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New gadgets, new chances for ID theft
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With technology advancing in leaps and bounds in the last decade, it is only natural that there would be some unpredicted and unwanted side effects. Just as high-tech advancement has made consumers' lives easier, so to has it aided the criminal underbelly of society.

This is particularly true when it comes to identity theft, said Covington Police Detective D.J. Seals.

There is a handheld device called a skimmer which can copy credit card information with just a swipe through the machine.

"I'm not trying to freak anybody out," Seals said. "Let's make sure we don't scare anybody into not going to restaurants anymore. I've never heard of this locally, but in Atlanta, there have been waiters with very small skimmers in their pockets. As they go back to process your ticket, they swipe your credit card through and then stick it back in their pocket."

 Normally when this happens, the person who stole the information sells it instead of using it themselves. Skimmers can easily be purchased online

Criminals can also go on the Web and purchase what is known as a white card. The white card looks just like a credit card expect it is white with no printing on the front or back.

White cards are often used in conjunction with skimmers. The skimmer is hooked up to a computer and the credit card information is downloaded. Then, with what Seals described as a very simple piece of software, the information is transferred to the white card or, in some cases, multiple white cards.

"But what are you going to do with a white card?" Seals said. "It's white with no writing on it and no imprint on it. What are you going to do with that? Anything you want to. They can use it at any self checkout or pay at the pump they want to use. You're not going to get the greatest and best picture of somebody pumping gas. It's easy to put a ball hat on and that's all you see."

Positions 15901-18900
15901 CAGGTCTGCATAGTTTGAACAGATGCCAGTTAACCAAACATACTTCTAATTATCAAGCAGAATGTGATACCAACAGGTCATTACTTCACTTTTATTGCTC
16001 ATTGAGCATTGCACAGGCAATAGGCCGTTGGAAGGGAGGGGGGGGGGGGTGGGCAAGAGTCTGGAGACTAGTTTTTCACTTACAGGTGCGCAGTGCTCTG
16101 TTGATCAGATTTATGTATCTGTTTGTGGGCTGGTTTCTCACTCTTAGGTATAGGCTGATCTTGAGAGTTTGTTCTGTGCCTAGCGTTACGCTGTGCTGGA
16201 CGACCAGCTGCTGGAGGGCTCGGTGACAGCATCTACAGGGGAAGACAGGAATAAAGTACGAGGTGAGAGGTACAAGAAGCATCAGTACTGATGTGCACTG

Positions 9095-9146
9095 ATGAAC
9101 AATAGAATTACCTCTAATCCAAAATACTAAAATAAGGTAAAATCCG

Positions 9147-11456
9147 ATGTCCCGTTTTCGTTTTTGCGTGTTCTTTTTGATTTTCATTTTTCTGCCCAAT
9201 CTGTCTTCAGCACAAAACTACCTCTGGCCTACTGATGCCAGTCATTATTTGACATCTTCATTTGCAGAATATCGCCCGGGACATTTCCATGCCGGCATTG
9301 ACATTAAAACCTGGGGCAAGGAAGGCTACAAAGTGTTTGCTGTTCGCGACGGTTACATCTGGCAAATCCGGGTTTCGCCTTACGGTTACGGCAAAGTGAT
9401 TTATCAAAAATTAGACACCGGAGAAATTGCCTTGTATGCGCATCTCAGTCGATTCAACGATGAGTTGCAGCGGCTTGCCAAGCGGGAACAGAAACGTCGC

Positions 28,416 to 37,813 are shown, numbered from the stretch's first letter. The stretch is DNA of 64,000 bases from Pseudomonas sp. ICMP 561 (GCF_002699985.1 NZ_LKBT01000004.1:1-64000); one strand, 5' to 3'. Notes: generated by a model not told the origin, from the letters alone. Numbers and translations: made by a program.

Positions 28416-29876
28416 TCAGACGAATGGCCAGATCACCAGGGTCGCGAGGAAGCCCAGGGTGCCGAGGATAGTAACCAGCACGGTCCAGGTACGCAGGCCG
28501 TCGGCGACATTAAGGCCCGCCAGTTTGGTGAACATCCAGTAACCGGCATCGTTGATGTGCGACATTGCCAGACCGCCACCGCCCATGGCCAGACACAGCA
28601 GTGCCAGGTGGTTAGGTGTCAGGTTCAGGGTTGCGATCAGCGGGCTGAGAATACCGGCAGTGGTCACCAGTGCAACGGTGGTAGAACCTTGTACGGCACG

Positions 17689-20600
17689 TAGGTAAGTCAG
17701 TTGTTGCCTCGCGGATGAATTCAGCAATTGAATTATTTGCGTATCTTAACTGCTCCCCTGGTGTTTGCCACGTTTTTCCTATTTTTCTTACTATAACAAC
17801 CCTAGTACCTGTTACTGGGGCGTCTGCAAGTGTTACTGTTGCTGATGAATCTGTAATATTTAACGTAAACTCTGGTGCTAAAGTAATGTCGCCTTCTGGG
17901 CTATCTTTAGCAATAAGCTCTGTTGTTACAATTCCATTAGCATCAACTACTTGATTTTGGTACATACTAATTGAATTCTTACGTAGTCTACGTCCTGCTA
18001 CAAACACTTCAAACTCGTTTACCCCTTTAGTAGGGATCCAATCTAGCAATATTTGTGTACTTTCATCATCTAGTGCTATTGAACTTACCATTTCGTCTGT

Some criminals combine new technology with old-fashioned tricks when stealing credit card information. Seals said cashiers can use a cell phone to take a picture of the front and the back of a credit card and then use the information to shop online. They can also simple write the numbers down.

Seals advises people to always look at their receipt after paying with a credit card. The receipt will often have four numbers of the credit card printed at the top, but what numbers it prints is determined by a setting on the machine.

"How many people actually look at their full statement at the end of the month each month? Very few," Seals said. "So if it's a $30 hit here and there, you'll never notice it. The people know to stay under the radar."

They know that after a couple of charges, it's going to get shut down or people are going to start looking.

"If they don't put that setting on there, it will print out your entire credit card number," Seals said. "If it does that, you get a copy and they get a copy. If it is on there, take a pen and scratch your's and their's out. They don't need it for any reason."

Checking account numbers can be even more valuable to a criminal. Once a thief has a person's checking information, they can use check generating software on the Internet to make real checks for themselves.

"The software is there for small businesses that might not need a lot of checks, but they want to print their own. They are completely legal documents after you have printed them out. Anybody will take them and you won't know it is bad."

Criminals can acquire a person's checking account information in a number of ways, including discarded checks already processed by stores like Wal-Mart.

"Don't loose it and don't throw it away," Seals said. "There are techniques where I can 'wash' your personal check that you gave to Wal-Mart. It does not hurt the paper, but it will take the ink off. Your signature is still on it and they can go to your bank and cash it."

Despite the crooks' advanced technology, Seals said most cases were still solved with good old-fashioned investigation. This mostly includes calling around and knocking on doors, but has little to do with high tech wizardry.

"Unfortunately, the land of C.S.I. is not here," Seals said. "When we see these things on TV, its good TV, but all this digitizing of license plates and all this enhancing photos is not happening here. I get asked at least twice a month by a victim if when I get a picture of the person, I can then cross reference it with my facial identification software. We don't have that. It exists with the F.B.I. and the C.I.A., but we don't have that or the access to it. Atlanta doesn't. It's there, it's not fiction, but it's not common place."

But the state of Georgia is at least attempting to even the playing field. Georgia has entered into an agreement with Absolute Software Corporation to help protect sensitive data, including identities.

As part of the state's "Securing Sensitive Data" initiative, the agreement allows state institutions to purchase software from Absolute at a discounted rate. Walter Ocner, who is handling the Georgia account for Absolute, said the technology mainly focus on information which can be retrieved off stolen computers.

If a computer with people's identities on it is stolen, the company can remotely delete the files once the computer is logged onto the Internet, Ocner said. Absolute can also freeze the entire computer and, in some cases, tell where the thief is located by tracking the IP address of the user.